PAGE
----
Trying to pay off credit card debt? Our credit card calculators can help you figure out how long it will take to pay off debt, how much interest you may incur, and ways to save money by consolidating debt. Start using these calculators today to begin your journey to be debt-free.
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1) Set up autopay:
If you have several card bills to pay each month, it can be confusing to remember when each bill is due. Autopay is a convenient feature that automatically deducts the payment each month from your checking or savings account and can be set up to pay the minimum payment, full balance, or other amount. This helps you avoid late payment fees and high penalty APRs.
2) Change payment due dates:
Many creditors allow you to adjust your payment due date to a day that works best for you. If you have more than one card, this can be a big help. Change card payment due dates to work with your cash flow — whether that’s making due dates on the same day or spacing them out.
3) Keep track of important terms:
Managing multiple credit cards can be overwhelming. There are different annual fees, interest rates, penalty fees and credit limits for each card. You should keep track of these terms so you’re aware of how each card works.
4) Create a budget:
Charging purchases across several cards may lead you to overlook exactly how much you’re spending, and whether you’re keeping within budget. There are many free budgeting apps you can use to track spending across various credit cards and set goals on how much you’re able to charge.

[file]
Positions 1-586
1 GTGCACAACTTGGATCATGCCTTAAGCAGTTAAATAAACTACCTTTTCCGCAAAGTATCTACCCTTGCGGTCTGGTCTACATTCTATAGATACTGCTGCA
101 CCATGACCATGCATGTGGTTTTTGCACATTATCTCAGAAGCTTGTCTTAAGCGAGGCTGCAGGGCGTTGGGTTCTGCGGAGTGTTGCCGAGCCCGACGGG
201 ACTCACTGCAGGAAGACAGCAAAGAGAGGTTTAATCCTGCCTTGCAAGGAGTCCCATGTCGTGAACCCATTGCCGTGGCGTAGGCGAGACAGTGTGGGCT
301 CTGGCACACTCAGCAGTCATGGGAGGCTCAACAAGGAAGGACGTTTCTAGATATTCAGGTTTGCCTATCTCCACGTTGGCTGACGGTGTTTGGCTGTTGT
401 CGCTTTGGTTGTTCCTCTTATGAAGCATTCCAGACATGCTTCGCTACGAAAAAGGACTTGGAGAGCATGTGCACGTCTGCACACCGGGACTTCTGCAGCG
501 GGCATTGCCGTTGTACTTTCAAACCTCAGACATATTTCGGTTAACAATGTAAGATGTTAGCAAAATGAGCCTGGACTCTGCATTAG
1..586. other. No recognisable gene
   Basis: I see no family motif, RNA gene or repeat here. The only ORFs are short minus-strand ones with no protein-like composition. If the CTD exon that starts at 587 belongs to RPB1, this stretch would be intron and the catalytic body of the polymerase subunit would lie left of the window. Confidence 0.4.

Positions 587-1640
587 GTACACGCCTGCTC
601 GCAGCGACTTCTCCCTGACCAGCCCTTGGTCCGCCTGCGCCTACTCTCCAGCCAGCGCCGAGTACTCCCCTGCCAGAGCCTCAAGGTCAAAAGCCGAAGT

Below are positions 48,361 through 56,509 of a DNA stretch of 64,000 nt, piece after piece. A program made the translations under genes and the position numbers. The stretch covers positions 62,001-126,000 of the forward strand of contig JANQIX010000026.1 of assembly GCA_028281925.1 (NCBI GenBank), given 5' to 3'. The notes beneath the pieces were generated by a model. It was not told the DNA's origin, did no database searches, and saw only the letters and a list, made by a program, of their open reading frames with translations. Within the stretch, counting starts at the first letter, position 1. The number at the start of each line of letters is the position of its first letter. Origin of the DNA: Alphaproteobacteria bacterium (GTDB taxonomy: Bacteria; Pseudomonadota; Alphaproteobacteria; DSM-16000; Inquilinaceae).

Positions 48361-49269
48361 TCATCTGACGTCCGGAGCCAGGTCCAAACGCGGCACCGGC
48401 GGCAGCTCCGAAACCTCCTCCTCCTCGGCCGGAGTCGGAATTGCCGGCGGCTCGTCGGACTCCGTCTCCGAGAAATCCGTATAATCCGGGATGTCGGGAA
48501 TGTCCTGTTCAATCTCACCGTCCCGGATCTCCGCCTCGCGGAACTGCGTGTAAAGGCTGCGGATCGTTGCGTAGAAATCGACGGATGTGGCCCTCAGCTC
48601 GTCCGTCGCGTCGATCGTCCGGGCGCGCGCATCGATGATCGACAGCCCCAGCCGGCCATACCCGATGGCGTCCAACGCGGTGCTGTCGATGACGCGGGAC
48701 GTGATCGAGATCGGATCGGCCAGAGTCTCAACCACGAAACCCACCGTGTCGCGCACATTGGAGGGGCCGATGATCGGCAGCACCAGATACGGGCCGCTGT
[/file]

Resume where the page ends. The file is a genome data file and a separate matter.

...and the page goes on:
5) Consider closing cards:
If you are struggling trying to manage several cards, it may be in your best interest to close a card. While this isn’t generally recommended and can hurt your credit score, it can be beneficial for cardholders who rack up high balances or pay annual fees without getting value from a card.
Carrying a balance on a high interest card add can cause you to rack up interest charges until your balance is paid in full, but interest may be avoided by following a few best practices:
1) Pay on time and in full each month:
On-time payment history is the most important factor of your credit score. It’s key to always pay on time and in full to avoid interest charges, late payment fees, penalty interest rates, and the cancellation of promotional offers.
2) Call your card issuer:
If you’re carrying a balance on a high interest card, try negotiating a lower interest rate with your lender. Explain why you’re carrying a balance and provide a timeline for when you expect to pay it off. Many lenders are reasonable and may work with you. After all, it doesn’t hurt to ask!
3) Open a card with an intro 0% APR period or low interest rate:
These cards can provide you with up to 18 months of interest free financing or significantly lower interest rates than other cards.
4) Consolidate your debt:
Transferring debt from a high interest card to a balance transfer card or personal loan is a great way to get out of debt. Most balance transfer cards offer no interest for over a year and personal loans often have fixed terms with lower interest rates than credit cards.